Monday blues for Mark Zuckerberg as his social media accounts get hacked


Even the Chief Executive Officer of the world’s largest social networking site, it seems, isn’t creative enough with his passwords. This morning Mark Zuckerberg’s Twitter, Inc. and Pinterest, Inc. accounts were both hacked by a Saudi Arabia-based group known as OurMine. The group also claimed to have hacked his Instagram, Inc. account, but this has since been proven to be untrue.

His Twitter account, finkd, was suspended but it is now up again with the hacker’s brief hello now removed. Zuckerberg hasn’t tweeted since 2012, while his Pinterest account shows only three posts.

OurMine claims to have gotten access to Zuckerberg’s passwords via the LinkedIn Corp data breach, which involved a reported 117 million hacked emails and passwords later being sold by a Russian hacker going by the name of Peace.  It’s reported that the hacker was selling the email and password combinations on the dark web.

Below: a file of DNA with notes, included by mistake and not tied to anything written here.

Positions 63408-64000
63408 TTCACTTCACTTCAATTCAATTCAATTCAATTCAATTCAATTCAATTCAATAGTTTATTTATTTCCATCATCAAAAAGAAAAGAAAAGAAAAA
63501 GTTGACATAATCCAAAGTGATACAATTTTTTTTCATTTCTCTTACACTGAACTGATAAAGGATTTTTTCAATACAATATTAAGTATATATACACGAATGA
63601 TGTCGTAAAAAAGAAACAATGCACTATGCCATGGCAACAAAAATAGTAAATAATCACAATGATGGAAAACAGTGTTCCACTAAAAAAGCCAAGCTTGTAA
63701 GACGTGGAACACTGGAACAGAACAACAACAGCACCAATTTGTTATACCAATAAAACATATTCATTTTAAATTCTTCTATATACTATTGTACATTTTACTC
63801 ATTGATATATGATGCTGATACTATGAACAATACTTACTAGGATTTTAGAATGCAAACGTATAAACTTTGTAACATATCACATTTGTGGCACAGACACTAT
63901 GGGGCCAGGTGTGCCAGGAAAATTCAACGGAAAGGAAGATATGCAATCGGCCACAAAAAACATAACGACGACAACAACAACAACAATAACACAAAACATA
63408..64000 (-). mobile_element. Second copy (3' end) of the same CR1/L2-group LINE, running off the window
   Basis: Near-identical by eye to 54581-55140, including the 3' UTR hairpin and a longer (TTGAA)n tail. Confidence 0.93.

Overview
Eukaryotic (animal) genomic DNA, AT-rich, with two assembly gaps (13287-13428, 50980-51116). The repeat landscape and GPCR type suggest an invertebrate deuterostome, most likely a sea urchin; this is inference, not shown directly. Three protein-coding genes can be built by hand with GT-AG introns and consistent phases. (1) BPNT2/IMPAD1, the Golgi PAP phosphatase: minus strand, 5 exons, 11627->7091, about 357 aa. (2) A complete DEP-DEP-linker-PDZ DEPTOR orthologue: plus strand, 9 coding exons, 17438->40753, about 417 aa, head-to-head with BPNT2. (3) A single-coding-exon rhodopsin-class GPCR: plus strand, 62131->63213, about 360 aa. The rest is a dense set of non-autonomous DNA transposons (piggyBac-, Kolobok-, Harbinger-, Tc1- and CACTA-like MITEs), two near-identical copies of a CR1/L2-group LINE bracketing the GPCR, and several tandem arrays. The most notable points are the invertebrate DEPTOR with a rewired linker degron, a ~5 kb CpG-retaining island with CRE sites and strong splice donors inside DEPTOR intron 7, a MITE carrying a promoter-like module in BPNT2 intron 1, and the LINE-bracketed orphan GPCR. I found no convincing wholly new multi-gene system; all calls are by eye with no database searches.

Engadget managed to get some screen shots before Zuckerberg’s account was suspended. The group tweeted, “We got access to your Twitter & Instagram & Pinterest, we are just testing your security, please dm us.” They also tweeted, “You were in Linkedin Database … DM for proof.”


The news may serve as a reminder that reusing passwords is probably not a good idea, but seeing that one of the most commonly used passwords in the world is 123456 it’s likely that many people are still using the same passwords across various sites – including Mark Zuckerberg.

Furthermore, if you think you might be using a password that you used on MySpace back in the day, there should be cause for concern. Four hundred and twenty-seven million MySpace usernames and passwords were also recently hacked.

Zuckerberg is not alone, however, in being a celebrity face whose Twitter account has been breached of late. Rock star Keith Richards and TV personality Kylie Jenner, among other celebrities and musicians, also had their Twitter accounts compromised recently.

Photo credit: Andrew Feinberg via Flickr